• Leadership: Sanjay Gupta is MD; Jayesh Jain (CFO) and Shaji Varghese (Business Head).

Promoter (Punjab National Bank) – Snapshot and Financials

  • PNB is a full service public sector bank. It provides a wide range of banking services such as digital banking, personal banking, social banking, micro, small and medium enterprises banking, etc.
  • PNB operates through 4 segments: Treasury, Corporate/Wholesale, Retail and others.
  • Income grew by 8.5% CAGR over 5 years. But PAT and EPS fell due to losses in Q4 FY16.
  • Major cleansing had happened in the NPA books of PNB. The gross NPA of the bank increased by Rs. 30,000 cr. in 2015-16 to Rs. 55,818 cr., which was 12.9% of its gross advances. Net NPAs jumped to 8.61% as against 4.06%. The share price also corrected sharply. See Fig 4.
  • There was a weakening in the balance sheets of many banks over FY11-15. Some of this was RBI driven, as the policy focus was to clean the books of all banks.
  • However post this IPO PHF will no longer be a subsidiary of PNB, so we downplay the influence and effects of PNB as a promoter. In fact PNB products portfolio does overlap with that of PHF already.
JainMatrix Investments, PNB Housing Finance

Fig 4 – PNB financials

News and Updates for PHF

  • The BPR undertaken by PHF over 4-5 years included investments in a scalable operating model, an integrated infotech platform, centralization and standardization of back-end processes, the hiring of experienced personnel and subject matter experts, hikes in salaries and other employees benefits, the refurbishment of offices, and repositioning of the “PNB Housing” brand.
  • PHF has a strong distribution network with over 7,110 channel partners across different locations in India, including the in-house sales team, external direct marketing associates, deposit brokers and national aggregator relationships with reputed brands. In recent months they sourced 56.5% of new loans from their in-house channels and the rest from external sources.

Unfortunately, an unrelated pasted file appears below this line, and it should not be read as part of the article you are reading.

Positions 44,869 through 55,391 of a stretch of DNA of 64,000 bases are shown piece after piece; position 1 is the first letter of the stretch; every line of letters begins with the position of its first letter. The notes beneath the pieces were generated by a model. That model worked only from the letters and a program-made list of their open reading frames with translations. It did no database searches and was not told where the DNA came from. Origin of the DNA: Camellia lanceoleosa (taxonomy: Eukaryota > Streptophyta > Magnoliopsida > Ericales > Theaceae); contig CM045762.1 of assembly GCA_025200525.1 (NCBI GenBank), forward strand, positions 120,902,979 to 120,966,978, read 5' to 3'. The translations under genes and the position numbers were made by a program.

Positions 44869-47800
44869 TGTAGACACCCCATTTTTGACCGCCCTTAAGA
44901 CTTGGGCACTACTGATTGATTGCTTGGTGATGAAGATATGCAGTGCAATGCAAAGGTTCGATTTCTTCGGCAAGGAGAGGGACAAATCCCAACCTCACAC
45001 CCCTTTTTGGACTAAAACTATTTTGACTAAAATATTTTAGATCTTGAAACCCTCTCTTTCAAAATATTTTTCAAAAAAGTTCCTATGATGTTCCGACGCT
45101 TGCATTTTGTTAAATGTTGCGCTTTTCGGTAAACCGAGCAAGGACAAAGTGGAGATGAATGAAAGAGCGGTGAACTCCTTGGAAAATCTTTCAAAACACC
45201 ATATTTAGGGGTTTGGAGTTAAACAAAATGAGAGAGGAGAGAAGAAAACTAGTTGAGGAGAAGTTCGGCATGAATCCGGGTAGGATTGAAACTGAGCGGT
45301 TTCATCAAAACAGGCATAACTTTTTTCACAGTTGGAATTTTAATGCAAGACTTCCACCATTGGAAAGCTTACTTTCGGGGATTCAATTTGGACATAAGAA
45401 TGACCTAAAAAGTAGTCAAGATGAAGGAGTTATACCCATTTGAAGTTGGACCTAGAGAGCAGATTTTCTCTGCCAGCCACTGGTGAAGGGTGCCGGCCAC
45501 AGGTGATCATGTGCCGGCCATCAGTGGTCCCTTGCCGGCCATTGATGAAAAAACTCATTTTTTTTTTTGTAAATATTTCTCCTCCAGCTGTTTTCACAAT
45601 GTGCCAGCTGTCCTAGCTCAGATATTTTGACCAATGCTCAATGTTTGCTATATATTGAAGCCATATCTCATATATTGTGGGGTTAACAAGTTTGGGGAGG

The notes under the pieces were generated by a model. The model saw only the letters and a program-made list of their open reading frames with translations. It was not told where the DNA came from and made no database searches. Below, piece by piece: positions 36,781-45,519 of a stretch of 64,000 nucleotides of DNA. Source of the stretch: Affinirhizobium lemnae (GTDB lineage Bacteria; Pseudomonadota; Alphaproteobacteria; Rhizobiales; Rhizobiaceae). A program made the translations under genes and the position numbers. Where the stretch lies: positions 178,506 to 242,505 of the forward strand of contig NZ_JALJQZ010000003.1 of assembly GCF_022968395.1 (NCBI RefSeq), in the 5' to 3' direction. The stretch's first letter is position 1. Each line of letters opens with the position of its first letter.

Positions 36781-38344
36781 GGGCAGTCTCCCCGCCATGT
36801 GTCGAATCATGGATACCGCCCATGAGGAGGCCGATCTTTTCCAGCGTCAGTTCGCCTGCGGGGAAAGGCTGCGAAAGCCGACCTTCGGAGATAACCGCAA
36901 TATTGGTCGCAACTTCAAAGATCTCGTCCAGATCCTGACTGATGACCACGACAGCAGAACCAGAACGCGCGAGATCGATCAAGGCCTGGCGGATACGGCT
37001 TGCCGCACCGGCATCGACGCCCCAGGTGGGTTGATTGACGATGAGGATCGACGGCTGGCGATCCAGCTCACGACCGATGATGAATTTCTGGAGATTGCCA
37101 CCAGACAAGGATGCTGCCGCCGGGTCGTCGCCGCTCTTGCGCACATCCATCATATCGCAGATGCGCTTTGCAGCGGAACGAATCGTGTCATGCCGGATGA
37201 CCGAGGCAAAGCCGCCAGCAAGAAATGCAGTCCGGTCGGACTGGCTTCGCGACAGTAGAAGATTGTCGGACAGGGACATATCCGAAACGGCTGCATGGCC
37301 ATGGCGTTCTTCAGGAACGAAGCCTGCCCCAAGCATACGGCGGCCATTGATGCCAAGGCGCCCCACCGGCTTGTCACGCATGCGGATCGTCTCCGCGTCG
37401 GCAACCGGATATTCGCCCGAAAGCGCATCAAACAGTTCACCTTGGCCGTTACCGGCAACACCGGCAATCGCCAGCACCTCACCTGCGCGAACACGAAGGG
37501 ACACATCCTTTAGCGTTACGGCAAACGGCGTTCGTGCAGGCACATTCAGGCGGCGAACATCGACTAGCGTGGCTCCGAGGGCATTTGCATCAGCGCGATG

• Currently PHF’s housing loans constitute 70.3% of total loan portfolio and retail constituted 86.5% of the housing loan portfolio. The average loan size (at origination) of the retail housing loans was Rs 31.8 lakh, with a weighted average loan-to-value ratio of 66.1%. The loan size of retail non-housing loans is Rs 56.8 lakh, with a weighted average LTV ratio of 46.5%.
  • Total borrowings are Rs 30,045 cr. and average cost of borrowings was 8.65%. During the same period the spread was 1.93% and the cost to income ratio stood at 25.03%.
  • PHF’s gross NPAs as % of total loan portfolio were 0.2% in FY15 and 0.27% as of June 2016, which was the lowest among the leading HFCs in India. Also the overall Capital to Risk (Weighted) Assets Ratio (“CRAR”) and Tier I Capital CRAR were 13.04% and 8.4%, resp.
  • PHF is planning to grow in Indian tier-II and tier-III. From the present 48 branches at 28 locations, they will expand to 60 more locations with a population of more than 80-90 lakhs.
  • PHF received high credit ratings for deposits, long-term loans, NCDs (secured & unsecured) and commercial paper from agencies like CRISIL, ICRA, CARE and India Ratings (Fitch). This helped raise low cost deposits in high volumes.
  • PHF had raised Rs.500 cr. in April 2016 from International Finance Corporation (IFC) by issuing secured fixed rate non-convertible debentures (NCDs) to fund green residential projects.
  • As of June 2016, 12.6% & 87.4% of the portfolio were fixed & variable interest rate loans, resp.
  • PHF selected AuthShield in Aug 2016 as a security installation to safeguard customers accounts. With hacking cases, better security has become vital for financial service providers.